Cervical Disc Herniations

Cervical disc herniation is a common cause of neck pain with radiation to the shoulder blade and arm. Frequently associated symptoms include tingling (paresthesia) and numbness in the arm, hand and fingers. Occasionally weakness is also present although this is usually subtle. Neck pain usually predates the onset of shoulder and arm pain and with the onset of arm pain neck pain is frequently diminished. Pain in the shoulder and arm is the usual reason patients seek the assistance of an orthopedic spine surgeon.

An appropriately trained and experienced physician can usually make the diagnosis of a cervical disc herniation on the basis of history and physical examination alone. Initial treatment can begin without diagnostic testing and usually includes the use of analgesic medications and frequently a short course of oral corticosteroid (Medrol Dose Pack) medication. For patients whose symptoms are refractory to treatment over a 4-6 week period diagnostic testing is appropriate. It should be noted that chiropractic and physical therapy are ineffective and frequently aggravating treatments in patients with “pinched nerve” symptoms. Diagnostic testing includes basic neck x-rays and MRI imaging. EMG/nerve conduction tests are frequently recommended by primary care physicians and neurologists but are costly and rarely provide information that is useful in guiding treatment.

Once the diagnosis of cervical disc herniation is confirmed by imaging treatment recommendations frequently include 1-3 cervical epidural cortisone injections. The goal of this treatment is to reduce nerve pain in the arm and shoulder in order to allow the condition to improve with time. Approximately 70% of patients who receive epidural injections will experience at least a temporary response. If symptoms resolve, no further treatment may be necessary. If response is temporary or does not occur after 1-2 injections, further injections are not appropriate. There is no research evidence to support the routine provision of 3 epidural injections or more than three injections in the course of 1 year. For patients whose symptomatic relief is temporary or inadequate consideration of surgery is appropriate.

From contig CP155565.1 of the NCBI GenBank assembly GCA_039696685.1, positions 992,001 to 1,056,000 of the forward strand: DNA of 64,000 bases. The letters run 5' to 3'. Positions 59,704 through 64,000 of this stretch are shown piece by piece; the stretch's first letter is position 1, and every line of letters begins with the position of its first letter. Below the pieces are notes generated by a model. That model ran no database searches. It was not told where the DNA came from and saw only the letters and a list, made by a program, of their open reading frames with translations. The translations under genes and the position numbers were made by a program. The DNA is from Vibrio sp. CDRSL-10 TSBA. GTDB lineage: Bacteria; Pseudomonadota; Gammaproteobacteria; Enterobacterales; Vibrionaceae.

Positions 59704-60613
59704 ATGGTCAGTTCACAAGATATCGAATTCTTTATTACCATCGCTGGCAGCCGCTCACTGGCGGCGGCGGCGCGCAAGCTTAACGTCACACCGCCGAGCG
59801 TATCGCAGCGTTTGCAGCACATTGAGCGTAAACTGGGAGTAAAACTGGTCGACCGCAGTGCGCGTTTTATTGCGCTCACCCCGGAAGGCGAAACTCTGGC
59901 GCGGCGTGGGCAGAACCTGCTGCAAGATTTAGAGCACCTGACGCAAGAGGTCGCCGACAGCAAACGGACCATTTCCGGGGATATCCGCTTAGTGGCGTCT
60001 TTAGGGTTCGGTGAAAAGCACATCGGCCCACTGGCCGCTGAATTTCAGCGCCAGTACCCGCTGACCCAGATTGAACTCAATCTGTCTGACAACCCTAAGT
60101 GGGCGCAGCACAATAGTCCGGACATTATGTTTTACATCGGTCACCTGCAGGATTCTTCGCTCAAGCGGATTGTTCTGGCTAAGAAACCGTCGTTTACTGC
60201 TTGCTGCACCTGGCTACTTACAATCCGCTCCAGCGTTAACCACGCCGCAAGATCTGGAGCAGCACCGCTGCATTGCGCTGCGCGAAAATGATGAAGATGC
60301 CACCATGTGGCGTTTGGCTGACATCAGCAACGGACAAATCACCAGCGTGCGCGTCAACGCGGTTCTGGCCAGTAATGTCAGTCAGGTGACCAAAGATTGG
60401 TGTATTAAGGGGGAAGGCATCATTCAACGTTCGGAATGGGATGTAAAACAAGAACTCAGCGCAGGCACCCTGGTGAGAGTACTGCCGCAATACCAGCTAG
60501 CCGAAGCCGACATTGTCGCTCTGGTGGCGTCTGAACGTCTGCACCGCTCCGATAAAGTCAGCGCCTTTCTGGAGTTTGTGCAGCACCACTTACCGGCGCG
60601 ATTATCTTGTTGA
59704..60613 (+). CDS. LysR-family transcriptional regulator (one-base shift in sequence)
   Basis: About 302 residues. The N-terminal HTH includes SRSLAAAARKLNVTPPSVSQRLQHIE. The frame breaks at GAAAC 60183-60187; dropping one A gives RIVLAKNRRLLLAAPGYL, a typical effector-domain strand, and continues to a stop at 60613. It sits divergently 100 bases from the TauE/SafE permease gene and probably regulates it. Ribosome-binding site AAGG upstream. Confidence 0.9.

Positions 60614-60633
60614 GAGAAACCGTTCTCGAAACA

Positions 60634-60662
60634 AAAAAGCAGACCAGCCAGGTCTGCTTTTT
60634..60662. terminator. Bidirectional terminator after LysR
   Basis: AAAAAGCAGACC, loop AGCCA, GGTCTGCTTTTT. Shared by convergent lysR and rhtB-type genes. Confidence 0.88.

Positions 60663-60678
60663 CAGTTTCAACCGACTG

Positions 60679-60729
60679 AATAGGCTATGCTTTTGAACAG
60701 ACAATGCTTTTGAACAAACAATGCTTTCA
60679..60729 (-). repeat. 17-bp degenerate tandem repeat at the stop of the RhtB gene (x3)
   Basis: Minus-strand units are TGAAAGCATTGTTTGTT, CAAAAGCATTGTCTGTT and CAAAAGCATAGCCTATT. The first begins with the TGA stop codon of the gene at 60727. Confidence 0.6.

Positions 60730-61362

Surgical treatment for cervical disc herniation is appropriate for patients with neck and arm pain of greater than 6-8 weeks of non-surgical care and in those whose symptoms are non-responsive and intolerable or have progressive weakness. Traditional surgical treatment includes removal of the herniated disc with a fusion of the disc space (ACDF). Recently presented research (North American Spine Society 2011) has confirmed that the results of cervical disc replacement are superior to ACDF in the short and intermediate term (up to 8 year follow-up) with regard to rate of pain relief, neurologic recovery, complication and reoperation rate, and overall patient satisfaction. Cervical Disc Replacement ( arthroplasty ) has also been shown to be significantly more cost effective than ACDF. It is important to note that not all patients with cervical disc herniations are candidates for disc replacement. The appropriate procedure can only be identified by an appropriately trained and experienced surgeon. Both ACDF and Cervical Disc Replacement can usually be performed on an outpatient basis with very low complication rates and high patient satisfaction.